The Dynamics of Connection: How Evolution and Biology Create Caregiving and Attachment

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Lexington Books, 2010 - Psychology - 292 pages
The Dynamics of Connection: How Evolution and Biology Create Caregiving and Attachment describes the logic of giving, love, trust, and nurturance. Bowlby's theory of attachment provides an excellent starting point for an explanation of nurturance, but there are some limitations in this theory, especially its tendency to minimize the caregiving side of the relationship. The book builds on and extends Bowlby's theory by examining the evolutionary evidence for both attachment and caregiving, the origins of which can be seen in the earliest mammals. It describes neurobiological research that has identified the brain circuits that underlie caregiving and attachment. The book then describes a theory of relationships based on these neurobiological circuits and the resulting human desire to give and receive emotional contact, warmth, and support. The theory details the emotional logic of this relationship process. The proactive connection process (caregiving), characteristic of parents, involves a growing capacity for both empathy and responsibility. In the receptive process (attachment), trust grows from the experience of being cared for and nurtured. These processes coexist alongside other motivations with which they interact. The Dynamics of Connection introduces a view of the dyadic social psychology of connection that underlies both parent-child and close adult relationships. It provides a description and explanation of parental and adult nurturance. It gives a long-needed account of the origins of social norms of parenting. While building on the foundation of attachment theory, David Bell brings together new insights from both evolutionary theory and neurobiology to deepen our understanding of caregiving and attachment.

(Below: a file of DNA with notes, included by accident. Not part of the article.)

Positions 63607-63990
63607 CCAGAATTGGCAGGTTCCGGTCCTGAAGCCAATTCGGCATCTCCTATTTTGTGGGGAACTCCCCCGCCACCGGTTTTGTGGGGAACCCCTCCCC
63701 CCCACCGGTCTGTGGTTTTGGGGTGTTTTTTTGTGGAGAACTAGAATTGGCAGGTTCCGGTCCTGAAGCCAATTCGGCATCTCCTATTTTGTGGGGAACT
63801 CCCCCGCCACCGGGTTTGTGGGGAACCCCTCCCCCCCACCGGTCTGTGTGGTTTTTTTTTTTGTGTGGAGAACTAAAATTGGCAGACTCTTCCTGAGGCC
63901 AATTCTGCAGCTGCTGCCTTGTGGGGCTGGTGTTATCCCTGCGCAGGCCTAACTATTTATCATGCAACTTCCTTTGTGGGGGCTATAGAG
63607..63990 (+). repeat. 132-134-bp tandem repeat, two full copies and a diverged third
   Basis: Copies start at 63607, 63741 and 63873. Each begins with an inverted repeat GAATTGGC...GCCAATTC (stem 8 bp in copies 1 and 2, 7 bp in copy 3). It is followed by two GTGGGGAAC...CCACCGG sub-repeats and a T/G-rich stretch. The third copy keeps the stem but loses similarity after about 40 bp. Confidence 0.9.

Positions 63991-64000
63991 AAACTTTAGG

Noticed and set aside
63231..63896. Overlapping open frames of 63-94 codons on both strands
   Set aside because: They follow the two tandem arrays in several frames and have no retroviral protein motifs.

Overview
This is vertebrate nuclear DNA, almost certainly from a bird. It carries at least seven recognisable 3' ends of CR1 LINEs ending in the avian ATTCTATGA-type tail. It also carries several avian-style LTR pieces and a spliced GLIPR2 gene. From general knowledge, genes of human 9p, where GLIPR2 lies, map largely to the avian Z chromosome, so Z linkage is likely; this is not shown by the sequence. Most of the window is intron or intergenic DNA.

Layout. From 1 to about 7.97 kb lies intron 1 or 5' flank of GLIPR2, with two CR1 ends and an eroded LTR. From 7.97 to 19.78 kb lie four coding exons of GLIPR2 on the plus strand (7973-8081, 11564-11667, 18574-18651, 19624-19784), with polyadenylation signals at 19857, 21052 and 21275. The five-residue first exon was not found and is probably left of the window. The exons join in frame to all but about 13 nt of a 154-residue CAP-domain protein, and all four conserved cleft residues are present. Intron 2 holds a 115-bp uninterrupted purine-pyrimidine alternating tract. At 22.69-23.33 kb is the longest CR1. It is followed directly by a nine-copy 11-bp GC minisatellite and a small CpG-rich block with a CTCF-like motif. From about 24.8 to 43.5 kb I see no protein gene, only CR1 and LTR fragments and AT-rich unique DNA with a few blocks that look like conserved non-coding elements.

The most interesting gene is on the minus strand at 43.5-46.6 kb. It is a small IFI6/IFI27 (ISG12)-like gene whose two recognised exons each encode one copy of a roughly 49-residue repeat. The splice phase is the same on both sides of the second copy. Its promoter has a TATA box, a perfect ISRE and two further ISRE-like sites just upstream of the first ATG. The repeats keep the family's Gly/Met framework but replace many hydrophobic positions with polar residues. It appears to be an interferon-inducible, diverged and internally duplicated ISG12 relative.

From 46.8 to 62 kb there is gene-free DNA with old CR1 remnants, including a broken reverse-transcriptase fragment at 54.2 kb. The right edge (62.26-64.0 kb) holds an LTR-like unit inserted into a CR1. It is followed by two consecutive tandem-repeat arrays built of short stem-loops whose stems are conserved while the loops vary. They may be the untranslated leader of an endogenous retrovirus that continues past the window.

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The Riddle of Nurturance
Bowlbys Account of Attachment and Caregiving
The Evolution of Caregiving and Attachment

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About the author (2010)

David C. Bell is professor of sociology at Indiana University-Purdue University Indianapolis.

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